We could not expect those main difficulties related to too much workload at the time of study. But after seeing the responses to the questionnaires and some poorly qualified MCD products, now we have new plans to be applied for later applications of MCDs. (1) People composed of case expert and members of the operating committee for MCDs should meet earlier time enough, discuss the purpose of MCDs and make MCDs in advance. Further at that time, we should discuss about the required depth of the mechanisms, the area of more focus and ways of expression in the areas of more uncertainty regarding mechanisms, among others. (2) During the above meeting, we should recognize many unknown or uncertain mechanistic details with regards to the object case. Then we should somehow discriminate the linkages of hypothetical nature in many points and also accept the fact that it can be premature for any mechanistic formulation to cover up minute details [8-11]. (3) Considering students’ unfamiliarity about MCD works, we should prepare good examples of MCD. Also in order to decrease the burden, it will be helpful to prepare a paper describing various tips for doing through the work in general and for each specific case (for example, “List up the keywords including from the important symptoms to the underlying concepts of basic sciences like inflammation, immune response, neoplastic change, etc.,” “Plan a balanced mechanism conveying the big picture and fine details,” “Consider the factors like the exposure to infectious agents or environmental factors and their possible mechanisms in this case.”). (4) Remind the importance of efficient group work and prepare the measures to defeat the discouraging attitudes of some group members (for example, “Give checking up questions to random group members,” “Introduce the names of insincere members through the individual route.”). (5) Considering relatively deficient amount in resources for risk factors with their mechanistic explanations, we should prepare in advance and introduce them to students.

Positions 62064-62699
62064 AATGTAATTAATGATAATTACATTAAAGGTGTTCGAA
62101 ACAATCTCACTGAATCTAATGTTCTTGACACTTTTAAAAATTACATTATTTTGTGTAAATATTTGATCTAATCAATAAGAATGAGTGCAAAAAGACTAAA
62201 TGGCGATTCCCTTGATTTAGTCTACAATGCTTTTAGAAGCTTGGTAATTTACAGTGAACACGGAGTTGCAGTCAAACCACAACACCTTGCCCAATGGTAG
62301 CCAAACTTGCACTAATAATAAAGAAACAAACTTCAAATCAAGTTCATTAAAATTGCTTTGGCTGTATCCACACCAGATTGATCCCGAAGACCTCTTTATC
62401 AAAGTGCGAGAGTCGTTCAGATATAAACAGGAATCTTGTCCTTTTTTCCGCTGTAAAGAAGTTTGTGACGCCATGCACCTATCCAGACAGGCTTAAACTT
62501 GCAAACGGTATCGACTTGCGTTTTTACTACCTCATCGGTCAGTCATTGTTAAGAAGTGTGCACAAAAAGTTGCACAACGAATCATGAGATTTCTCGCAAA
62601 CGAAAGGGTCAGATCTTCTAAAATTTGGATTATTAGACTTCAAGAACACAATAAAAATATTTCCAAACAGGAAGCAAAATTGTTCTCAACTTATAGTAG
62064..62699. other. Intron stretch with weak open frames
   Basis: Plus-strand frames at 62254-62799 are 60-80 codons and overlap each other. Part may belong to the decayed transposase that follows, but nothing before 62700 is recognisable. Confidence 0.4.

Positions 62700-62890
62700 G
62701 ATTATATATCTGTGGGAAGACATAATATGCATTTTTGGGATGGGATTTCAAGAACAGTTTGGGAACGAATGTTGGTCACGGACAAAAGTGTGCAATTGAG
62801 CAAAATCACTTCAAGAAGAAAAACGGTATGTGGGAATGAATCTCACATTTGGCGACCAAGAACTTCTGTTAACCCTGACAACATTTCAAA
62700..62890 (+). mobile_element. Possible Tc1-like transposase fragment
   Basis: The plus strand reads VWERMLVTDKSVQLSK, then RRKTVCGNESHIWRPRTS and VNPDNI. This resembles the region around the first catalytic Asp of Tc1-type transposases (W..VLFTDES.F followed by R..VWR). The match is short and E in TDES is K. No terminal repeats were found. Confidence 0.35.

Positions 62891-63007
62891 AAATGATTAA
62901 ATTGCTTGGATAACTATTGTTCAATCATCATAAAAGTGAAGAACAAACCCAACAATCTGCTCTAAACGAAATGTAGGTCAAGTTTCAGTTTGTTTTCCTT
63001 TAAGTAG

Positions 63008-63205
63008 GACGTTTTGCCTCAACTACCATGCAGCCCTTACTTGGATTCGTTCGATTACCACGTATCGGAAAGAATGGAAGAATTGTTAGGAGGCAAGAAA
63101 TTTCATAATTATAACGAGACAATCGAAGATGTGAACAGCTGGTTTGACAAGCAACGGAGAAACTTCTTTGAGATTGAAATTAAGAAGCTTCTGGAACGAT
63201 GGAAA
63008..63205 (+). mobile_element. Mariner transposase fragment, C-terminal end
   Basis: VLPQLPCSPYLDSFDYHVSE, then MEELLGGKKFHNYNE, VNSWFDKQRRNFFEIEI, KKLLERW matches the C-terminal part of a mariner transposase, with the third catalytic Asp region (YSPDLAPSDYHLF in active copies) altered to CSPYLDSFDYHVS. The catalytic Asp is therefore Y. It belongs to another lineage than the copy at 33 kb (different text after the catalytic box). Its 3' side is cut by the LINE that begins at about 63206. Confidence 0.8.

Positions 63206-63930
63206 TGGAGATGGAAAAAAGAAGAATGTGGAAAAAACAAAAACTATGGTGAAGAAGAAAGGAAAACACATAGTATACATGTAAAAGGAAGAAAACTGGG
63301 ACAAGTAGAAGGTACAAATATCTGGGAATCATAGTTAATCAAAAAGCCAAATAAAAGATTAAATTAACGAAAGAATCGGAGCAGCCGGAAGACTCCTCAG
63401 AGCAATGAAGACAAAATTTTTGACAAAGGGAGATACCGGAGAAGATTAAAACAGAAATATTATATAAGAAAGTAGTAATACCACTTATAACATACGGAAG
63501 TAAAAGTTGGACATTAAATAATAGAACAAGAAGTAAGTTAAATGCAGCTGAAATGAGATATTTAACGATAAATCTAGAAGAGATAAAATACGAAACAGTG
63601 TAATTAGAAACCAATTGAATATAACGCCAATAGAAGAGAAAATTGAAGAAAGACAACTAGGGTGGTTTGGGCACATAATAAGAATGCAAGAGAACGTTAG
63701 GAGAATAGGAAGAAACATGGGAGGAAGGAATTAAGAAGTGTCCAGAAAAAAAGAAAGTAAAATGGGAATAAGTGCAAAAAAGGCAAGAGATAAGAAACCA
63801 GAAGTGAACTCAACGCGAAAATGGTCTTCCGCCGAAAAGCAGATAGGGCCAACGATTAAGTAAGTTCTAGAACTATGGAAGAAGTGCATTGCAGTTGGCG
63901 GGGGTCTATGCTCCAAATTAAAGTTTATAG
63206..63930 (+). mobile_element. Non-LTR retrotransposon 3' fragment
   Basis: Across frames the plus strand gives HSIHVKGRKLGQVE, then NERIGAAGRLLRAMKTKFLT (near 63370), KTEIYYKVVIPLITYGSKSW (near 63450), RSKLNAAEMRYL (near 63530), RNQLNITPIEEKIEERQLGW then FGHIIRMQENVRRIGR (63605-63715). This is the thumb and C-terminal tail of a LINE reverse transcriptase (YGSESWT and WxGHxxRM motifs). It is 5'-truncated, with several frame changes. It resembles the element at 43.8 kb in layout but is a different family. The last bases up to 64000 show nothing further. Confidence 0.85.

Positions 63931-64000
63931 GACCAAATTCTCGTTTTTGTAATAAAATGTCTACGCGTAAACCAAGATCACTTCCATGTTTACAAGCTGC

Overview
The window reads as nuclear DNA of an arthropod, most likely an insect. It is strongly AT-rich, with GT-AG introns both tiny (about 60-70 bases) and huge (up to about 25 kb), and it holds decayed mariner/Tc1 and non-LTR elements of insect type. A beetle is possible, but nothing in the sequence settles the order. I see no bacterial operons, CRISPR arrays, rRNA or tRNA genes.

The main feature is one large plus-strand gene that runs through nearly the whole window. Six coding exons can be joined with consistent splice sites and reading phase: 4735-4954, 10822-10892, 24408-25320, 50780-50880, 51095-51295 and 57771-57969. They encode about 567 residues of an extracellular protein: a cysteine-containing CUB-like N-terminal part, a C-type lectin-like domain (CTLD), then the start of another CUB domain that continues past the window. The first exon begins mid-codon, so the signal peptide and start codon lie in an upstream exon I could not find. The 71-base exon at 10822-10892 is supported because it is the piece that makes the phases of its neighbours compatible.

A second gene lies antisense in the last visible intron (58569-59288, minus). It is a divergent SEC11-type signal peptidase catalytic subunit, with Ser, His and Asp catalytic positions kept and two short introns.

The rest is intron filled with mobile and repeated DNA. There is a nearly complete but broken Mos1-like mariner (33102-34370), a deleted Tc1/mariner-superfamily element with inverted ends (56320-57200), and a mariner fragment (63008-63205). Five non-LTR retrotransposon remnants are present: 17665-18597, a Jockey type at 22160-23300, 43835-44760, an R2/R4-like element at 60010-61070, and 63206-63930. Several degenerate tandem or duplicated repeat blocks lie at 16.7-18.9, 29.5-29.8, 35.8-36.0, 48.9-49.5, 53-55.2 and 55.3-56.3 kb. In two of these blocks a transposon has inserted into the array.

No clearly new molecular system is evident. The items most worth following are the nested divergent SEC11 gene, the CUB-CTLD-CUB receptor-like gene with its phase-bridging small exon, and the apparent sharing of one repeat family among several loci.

We found additional benefits and lessons for later use through the analysis of MCD products. For example, we could see modified form which was developed from the intention that tries to improve the complex nature of MCDs (Fig. 2). This type of map was influential to the other groups resulting in six more products of its similar kinds. Williams et al. [12] also gave considerations to the problem of complexity and suggested a map which allows each student to navigate the content and level of detail. They called it “adaptive concept map.” Similarly, we think it is a good advice to suggest that students have an idea to edit or revise their maps for increasing visual acceptability.
In some MCDs, additional components upon the required basic components—that is to say all the pathogenetic and pathophysiologic concepts-appeared. They were boxed summaries showing diagnostic criteria or treatments, sometimes differentiating into diagnostic subsets (for example, incomplete or complete Kawasaki disease) or situationally specific treatments (for example, treatments for incomplete or complete Kawasaki disease). Further, treatments could be shown as an algorithmic form facilitating the understanding of specific situations regarding treatments (Fig. 3). These summarizing box contents seem to be redundant over the basic contents of MCDs, but we think they can be useful learning activity by reutilizing or reanalyzing the concepts already expressed in the basic MCD and helping to grasp more practical forms of knowledge in clinical field.